, England, from 25 July to 4 August 2002. The 2002 Games were to be hosted in the United Kingdom to coincide with the Golden Jubilee
Golden Jubilee
of Elizabeth II
Elizabeth II
, head of the Commonwealth , and Manchester
Manchester
was selected for the 2002 Games ahead of London
London
. The XVII Commonwealth Games
Commonwealth Games
was, prior to the 2012 Summer Olympics
2012 Summer Olympics
, the largest multi-sport event ever to be held in the UK, eclipsing the London
London
1948 Summer Olympics
1948 Summer Olympics
in numbers of teams and athletes participating. In terms of sports and events, the 2002 Games were the largest Commonwealth Games
Commonwealth Games
in history featuring 281 events across 17 sports. The Games were considered a success for the host city, providing an event to display how Manchester
Manchester
has changed following the 1996 bombing . The Games formed the catalyst for the widespread regeneration and heavy development of Manchester, and bolstered its reputation as a European and global city internationally
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1998 Commonwealth Games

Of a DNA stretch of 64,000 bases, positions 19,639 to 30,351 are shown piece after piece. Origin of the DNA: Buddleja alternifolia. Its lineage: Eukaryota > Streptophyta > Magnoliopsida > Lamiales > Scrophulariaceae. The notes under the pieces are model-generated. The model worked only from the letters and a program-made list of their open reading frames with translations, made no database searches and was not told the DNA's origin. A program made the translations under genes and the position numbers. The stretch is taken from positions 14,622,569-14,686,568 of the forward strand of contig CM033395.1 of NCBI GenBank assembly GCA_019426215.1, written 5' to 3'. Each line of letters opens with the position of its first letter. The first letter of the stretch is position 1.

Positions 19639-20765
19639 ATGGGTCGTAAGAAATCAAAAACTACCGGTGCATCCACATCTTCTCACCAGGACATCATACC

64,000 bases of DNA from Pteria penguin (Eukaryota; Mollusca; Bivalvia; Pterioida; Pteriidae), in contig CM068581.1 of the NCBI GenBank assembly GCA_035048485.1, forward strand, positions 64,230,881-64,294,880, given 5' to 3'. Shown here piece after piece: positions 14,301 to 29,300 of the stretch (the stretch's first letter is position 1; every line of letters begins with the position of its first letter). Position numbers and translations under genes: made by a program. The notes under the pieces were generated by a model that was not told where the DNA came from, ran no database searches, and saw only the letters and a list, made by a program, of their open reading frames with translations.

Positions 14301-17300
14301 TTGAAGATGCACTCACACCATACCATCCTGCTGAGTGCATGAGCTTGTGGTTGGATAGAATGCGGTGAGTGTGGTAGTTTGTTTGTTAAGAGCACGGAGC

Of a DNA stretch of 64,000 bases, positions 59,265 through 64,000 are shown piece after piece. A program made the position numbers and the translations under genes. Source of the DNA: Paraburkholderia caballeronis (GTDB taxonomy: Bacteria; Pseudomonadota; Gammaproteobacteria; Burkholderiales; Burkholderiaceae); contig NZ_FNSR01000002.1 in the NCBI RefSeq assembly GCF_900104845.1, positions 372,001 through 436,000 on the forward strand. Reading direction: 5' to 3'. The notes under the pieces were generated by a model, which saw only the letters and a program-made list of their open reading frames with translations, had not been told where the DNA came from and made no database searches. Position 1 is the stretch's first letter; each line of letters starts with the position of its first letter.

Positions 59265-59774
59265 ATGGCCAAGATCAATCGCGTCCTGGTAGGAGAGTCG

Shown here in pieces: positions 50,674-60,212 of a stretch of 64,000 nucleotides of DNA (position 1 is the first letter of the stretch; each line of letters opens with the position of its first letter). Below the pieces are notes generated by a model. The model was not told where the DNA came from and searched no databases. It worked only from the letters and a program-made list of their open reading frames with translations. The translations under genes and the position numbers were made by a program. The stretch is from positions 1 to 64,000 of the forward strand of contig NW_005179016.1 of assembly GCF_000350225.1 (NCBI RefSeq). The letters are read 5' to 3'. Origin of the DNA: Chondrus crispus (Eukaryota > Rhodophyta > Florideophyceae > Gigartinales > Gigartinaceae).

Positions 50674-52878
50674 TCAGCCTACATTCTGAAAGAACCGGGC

The 1998 COMMONWEALTH GAMES (Malay : Sukan Komanwel 1998), officially known as the XVI COMMONWEALTH GAMES (Malay: Sukan Komanwel ke-16), was a multi-sport event held in Kuala Lumpur , Malaysia from 11 to 21 September 1998 with 214 events in 15 sports featured in the games. The 1998 games were the first held in an Asian country and the last Commonwealth Games of the 20th century. This was also the first time the games took place in a nation with a head of state other than the Head of the Commonwealth , and the first time the games were held in a non-English speaking nation. 3638 athletes from 69 Commonwealth member nations participated at the games with 34 of them collected medals. For the first time ever, the games included team sports . The other bid from the 1998 games came from Adelaide in Australia. Malaysia is the eighth nation to host the Commonwealth Games after Canada, England, Australia, New Zealand, Wales, Jamaica and Scotland. The games was opened by the Prime Minister of Malaysia, Mahathir Mohammad and closed by Head of the Commonwealth, Elizabeth II at the Bukit Jalil National Stadium. The final medal tally was led by Australia, followed by Canada, England and host Malaysia. Several games records were broken during the games